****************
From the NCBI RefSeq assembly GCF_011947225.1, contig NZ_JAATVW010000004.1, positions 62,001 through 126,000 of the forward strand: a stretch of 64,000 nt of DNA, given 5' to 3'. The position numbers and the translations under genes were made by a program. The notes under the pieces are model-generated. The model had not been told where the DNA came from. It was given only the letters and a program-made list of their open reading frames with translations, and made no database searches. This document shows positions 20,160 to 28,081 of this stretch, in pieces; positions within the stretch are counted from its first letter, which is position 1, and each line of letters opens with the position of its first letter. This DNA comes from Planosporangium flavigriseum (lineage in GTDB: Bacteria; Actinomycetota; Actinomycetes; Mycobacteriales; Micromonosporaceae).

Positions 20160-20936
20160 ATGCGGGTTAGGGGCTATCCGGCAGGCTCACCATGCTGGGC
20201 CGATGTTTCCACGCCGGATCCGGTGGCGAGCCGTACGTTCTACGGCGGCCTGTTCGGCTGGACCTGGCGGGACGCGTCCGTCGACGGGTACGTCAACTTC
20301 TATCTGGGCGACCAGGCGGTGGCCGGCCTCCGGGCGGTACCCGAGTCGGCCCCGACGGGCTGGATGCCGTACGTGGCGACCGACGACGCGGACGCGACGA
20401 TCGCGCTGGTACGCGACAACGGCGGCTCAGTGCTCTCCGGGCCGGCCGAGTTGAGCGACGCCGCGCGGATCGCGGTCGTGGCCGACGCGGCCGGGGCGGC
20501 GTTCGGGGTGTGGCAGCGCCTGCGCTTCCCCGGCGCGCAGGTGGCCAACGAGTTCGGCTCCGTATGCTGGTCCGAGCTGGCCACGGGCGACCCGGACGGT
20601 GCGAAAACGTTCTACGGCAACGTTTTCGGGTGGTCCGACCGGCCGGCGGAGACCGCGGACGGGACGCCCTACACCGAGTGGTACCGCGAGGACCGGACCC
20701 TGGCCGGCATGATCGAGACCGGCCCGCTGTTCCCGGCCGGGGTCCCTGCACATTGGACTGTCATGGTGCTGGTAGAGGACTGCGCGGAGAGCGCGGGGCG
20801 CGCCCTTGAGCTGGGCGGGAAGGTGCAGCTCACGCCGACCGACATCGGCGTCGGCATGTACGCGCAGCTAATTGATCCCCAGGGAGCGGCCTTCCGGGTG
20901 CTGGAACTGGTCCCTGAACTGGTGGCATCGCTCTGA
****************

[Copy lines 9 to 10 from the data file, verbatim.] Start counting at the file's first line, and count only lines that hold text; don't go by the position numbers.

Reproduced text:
20701 TGGCCGGCATGATCGAGACCGGCCCGCTGTTCCCGGCCGGGGTCCCTGCACATTGGACTGTCATGGTGCTGGTAGAGGACTGCGCGGAGAGCGCGGGGCG
20801 CGCCCTTGAGCTGGGCGGGAAGGTGCAGCTCACGCCGACCGACATCGGCGTCGGCATGTACGCGCAGCTAATTGATCCCCAGGGAGCGGCCTTCCGGGTG